Charitable body rebuilds entire village destroyed by floods in 2010

IDRF says that more projects can be completed if people cooperate.

Sameer Mandhro July 11, 2012


When the Main Nara Valley Drain breached in 2010, the Mashaikh village, which had 60 houses, turned into a mound of mud and rubble. Nearly two years later, thanks to the efforts of the International Development and Relief Foundation (IDRF), each one of the houses destroyed in the floods has been rebuilt.

Soon after disaster struck, a team from the organisation visited the village, which is located about 12 kilometers from Dadu city. Its purpose was to conduct a survey on the damage that had been done. “But the women of the area gathered around the team and asked them to provide shelter,” said a young villager, Muhammad Safar. The charitable organisation, which is based in Canada, listened to these requests and returned two years later with the determination to provide shelter. “The project of rebuilding homes was completed within a month.  This gives a clear message to other organisations that the people of Dadu cooperated,” said Safar.

The project was the first one that IDRF implemented without the help of local NGOs. The houses were handed over to the villagers at a simple ceremony organised on Monday. “The IDRF works for the development of the deprived and marginalised communities. The people of Canada want to help Pakistanis,” said Samir Dossal, who chaired the event. Dossal is an IDRF board member and was representing the chair and board of IDRF Canada. “We have several other programmes for the people of Pakistan, but we need the community to cooperate with us.”

The villagers said that it was because of Sindh education minister, Pir Mazharul Haq, that the project materialised. While talking to The Express Tribune from the United Kingdom, Haq appreciated the efforts of the IDRF. “I am really grateful to the team that helped the victims. They were in dire need of shelter,” he said.

The additional secretary of education and Haq’s wife, Begum Shahnaz Mazhar, who was visiting the village for the first time, said, “The villagers can now concentrate on children’s education. It will bring a rapid change to their lives.” On behalf of the education minister, Shahnaz announced that the government girls’ primary school in Pir Mashaik will be upgraded to a middle school.

The programmes director at IDRF, Elaine Wong, who had flown in from Canada to attend the ceremony, appreciated the community’s cooperation. “The local and the provincial governments helped the IDRF team. This project would not have materialised without the cooperation and guidance of the community,” she said.

Renowned economist, Dr Qaiser Bengali, who helped design the houses, advised people to plan well before constructing homes. “Floods will come again but we have to make sure that they do not damage our house. We should not build our houses at wrong places,” he said.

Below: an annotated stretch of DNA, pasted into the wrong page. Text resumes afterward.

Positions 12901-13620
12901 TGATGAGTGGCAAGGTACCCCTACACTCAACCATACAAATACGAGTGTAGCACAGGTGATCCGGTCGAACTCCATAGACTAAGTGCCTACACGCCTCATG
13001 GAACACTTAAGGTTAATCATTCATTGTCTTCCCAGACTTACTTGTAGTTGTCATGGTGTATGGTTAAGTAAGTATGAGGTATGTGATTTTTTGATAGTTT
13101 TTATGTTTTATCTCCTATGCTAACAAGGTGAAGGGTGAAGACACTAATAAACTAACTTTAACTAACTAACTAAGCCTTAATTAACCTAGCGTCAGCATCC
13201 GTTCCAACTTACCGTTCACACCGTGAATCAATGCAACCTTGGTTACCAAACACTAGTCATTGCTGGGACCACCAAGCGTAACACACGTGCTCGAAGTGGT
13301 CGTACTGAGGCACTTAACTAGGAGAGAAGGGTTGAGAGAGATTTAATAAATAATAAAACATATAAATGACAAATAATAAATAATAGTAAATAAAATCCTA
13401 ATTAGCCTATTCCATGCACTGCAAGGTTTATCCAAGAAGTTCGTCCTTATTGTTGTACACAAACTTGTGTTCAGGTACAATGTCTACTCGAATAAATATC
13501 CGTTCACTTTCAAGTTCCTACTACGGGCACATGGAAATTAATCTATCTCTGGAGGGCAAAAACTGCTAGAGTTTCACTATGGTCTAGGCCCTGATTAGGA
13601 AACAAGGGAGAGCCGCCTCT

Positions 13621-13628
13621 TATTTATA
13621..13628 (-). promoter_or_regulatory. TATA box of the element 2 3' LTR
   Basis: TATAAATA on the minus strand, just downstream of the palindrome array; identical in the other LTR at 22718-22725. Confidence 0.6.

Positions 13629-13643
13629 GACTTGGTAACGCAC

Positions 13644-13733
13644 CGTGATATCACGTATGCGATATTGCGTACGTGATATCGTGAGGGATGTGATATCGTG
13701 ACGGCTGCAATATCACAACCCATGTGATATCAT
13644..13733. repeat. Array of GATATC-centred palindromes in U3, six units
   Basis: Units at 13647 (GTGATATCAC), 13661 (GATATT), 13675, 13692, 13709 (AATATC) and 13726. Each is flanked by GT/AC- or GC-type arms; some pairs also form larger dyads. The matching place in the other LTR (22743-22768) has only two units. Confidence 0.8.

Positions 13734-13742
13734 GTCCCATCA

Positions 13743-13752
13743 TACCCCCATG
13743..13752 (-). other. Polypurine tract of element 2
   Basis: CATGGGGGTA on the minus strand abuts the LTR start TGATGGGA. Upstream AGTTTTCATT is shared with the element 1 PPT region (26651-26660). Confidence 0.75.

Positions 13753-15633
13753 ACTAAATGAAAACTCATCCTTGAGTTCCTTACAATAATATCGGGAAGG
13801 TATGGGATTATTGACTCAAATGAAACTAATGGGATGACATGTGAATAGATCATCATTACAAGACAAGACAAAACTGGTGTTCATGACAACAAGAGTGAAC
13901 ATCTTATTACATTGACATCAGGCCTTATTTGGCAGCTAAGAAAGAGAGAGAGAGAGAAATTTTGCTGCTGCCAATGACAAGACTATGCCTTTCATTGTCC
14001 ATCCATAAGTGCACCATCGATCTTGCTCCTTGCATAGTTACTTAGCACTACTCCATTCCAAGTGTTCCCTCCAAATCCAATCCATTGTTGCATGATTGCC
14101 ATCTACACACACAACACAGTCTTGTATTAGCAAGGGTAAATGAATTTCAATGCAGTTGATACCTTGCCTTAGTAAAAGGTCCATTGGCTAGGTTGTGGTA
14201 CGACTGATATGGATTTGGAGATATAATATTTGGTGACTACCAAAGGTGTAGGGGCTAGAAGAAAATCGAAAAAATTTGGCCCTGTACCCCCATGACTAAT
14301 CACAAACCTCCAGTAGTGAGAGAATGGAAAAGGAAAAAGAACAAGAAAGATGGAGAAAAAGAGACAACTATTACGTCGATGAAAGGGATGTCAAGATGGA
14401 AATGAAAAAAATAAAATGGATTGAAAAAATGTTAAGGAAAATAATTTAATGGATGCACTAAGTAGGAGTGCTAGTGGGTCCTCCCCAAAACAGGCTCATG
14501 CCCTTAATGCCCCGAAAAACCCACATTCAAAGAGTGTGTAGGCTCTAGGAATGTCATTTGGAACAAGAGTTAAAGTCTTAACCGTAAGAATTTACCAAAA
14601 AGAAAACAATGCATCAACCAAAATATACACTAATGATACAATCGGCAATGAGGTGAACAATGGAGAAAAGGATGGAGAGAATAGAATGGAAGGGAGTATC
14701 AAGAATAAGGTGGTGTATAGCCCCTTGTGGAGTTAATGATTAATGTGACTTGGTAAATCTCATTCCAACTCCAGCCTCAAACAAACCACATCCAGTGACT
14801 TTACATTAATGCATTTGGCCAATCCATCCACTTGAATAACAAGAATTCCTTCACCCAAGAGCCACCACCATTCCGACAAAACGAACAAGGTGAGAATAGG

The country director of IDRF, Shahzad Hussain, said that the project would not have been possible without the community’s involvement. “The villagers coordinated and cooperated with us. They told us that traditional homes were suitable for hot weather,” he said. “This village was given priority as floods always hit it first.”

Ali Sher Lund, an elder of the village, said that several people living near Pir Mashaikh were also in dire need of shelter. “Their survival is tough in this weather where the temperature frequently hits 50 degrees.”

“There was a lot of water and almost all villages in the area were completely inundated. We are thankful to the IDRF for providing homes to villagers,” said MPA Syed Ghulam Shah Jilani.

Several villagers from adjoining areas attended the event and requested the government and IDRF team to build their villages. “[Mashaikh] is a model village for this area and we hope that the government will make our dreams true,” said Allah Bachayo, an elderly flood victim.

Published in The Express Tribune, July 12th, 2012.


Saleh | 10 years ago | Reply

The success of the project goes to show that an international organization can achieve much without any local intermediaries, and simply by listening closely to and responding directly to the stated needs of a community. Well done, IDRF, and keep up the great work!

Ronaq | 10 years ago | Reply

When men like Samir say “The IDRF works for the development of the deprived and marginalised communities. The people of Canada want to help Pakistanis,” it portrays people living abroad wish to work for their people. He traveled to Pakistan for attending this simple ceremony teaches a great lesson to our public representatives to go among masses and spend some time with them.

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